A Solar-Powered Plane's Round-the-World Journey Is More Than Just a Cool Stunt
Solar Impulse 2, the first completely solar-powered aircraft to attempt to fly around the world, has successfully completed the first two legs of its journey. The plane flew 13 hours from Abu Dhabi, UAE, to Muscat, Oman, followed by a 15-hour tour flight from Oman to Ahmedabad, India, on Tuesday.
The plan is for an epic 12-leg tour, taking 25 days of flight time spread out over a five-month window.
While an accomplished mission would be a novel aviation feat, the potential behind solar-powered air travel is no gimmick. Solar Impulse’s creators say they hope the plane’s journey is a wake-up call to an industry that’s burning 16 billion gallons of jet fuel a year and is on course to triple its greenhouse gas emissions by 2050.
“This is the future,” Solar Impulse pilot Bertrand Piccard told National Geographic. “It’s another way to think, to fly, to promote sustainability.”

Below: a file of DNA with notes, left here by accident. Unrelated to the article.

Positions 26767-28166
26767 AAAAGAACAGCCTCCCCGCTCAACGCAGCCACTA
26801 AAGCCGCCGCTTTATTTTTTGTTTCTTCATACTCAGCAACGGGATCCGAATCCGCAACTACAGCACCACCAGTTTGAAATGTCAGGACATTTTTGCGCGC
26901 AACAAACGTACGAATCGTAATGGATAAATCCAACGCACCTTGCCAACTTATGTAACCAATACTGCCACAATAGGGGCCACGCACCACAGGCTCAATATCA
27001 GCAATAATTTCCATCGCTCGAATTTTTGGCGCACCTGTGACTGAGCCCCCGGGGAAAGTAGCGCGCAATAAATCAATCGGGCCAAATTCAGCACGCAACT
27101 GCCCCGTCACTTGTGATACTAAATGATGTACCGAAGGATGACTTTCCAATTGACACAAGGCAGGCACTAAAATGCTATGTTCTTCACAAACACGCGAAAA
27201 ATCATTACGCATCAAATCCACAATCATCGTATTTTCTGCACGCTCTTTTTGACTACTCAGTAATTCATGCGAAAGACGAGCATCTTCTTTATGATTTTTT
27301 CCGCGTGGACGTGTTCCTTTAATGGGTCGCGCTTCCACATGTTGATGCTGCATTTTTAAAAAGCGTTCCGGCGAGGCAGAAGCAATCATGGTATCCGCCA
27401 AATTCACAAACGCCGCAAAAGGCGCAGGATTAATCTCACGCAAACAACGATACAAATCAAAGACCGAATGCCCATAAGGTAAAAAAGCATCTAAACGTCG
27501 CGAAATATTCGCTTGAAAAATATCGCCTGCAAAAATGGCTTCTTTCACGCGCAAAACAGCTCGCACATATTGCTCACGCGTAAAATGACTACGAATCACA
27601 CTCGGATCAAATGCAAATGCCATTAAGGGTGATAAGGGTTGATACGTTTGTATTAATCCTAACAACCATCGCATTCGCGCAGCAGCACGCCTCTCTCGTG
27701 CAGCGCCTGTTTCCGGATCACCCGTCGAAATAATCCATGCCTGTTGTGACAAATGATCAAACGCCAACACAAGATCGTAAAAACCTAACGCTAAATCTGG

The single-seat aircraft has a longer wingspan than a Boeing 747, but it weighs closer to a Dodge Caravan. It’s covered with 17,000 solar cells that are built into its wings, and in place of fuel tanks, the plane is loaded with lithium polymer batteries—1,400 pounds' worth—to power the four 17.5-horsepower electric motors that propel the aircraft.
“It's a little bit like the Wright Brothers Flyer, 110 years ago,” Piccard told NBC News. While the Solar Impulse 2—top speed: 28 miles per hour—is no 460-passenger, 560-mph Boeing 787, it could pave the way for commercial sunshine-powered planes.
“They had no technology to fly with passengers,” Piccard said. “Nevertheless, after 20 years, the industry developed the system, and there could be passengers in airplanes. So we don't know. Maybe it will happen like this with Solar Impulse.”
Piccard and copilot André Borschberg teamed up shortly after Piccard finished a first-ever 20-day balloon trip around the world in 1999. Borschberg was a tech entrepreneur. Their plan to fly around the world without a drop of fuel was initially ridiculed. But critics stopped laughing when their first plane, Solar Impulse, flew from Silicon Valley to New York in 2013.
The plane had to be massive and have a large wingspan to keep the low-powered aircraft in the air, but it had to weigh next to nothing.
“The aviation world did not have the technology to build this,” said Borschberg. “So we had to bring all of these things together to do it. We stretched the technology to the edge, and then we tried to find companies that would work with us.”
Follow Solar Impulse 2 on its flight here.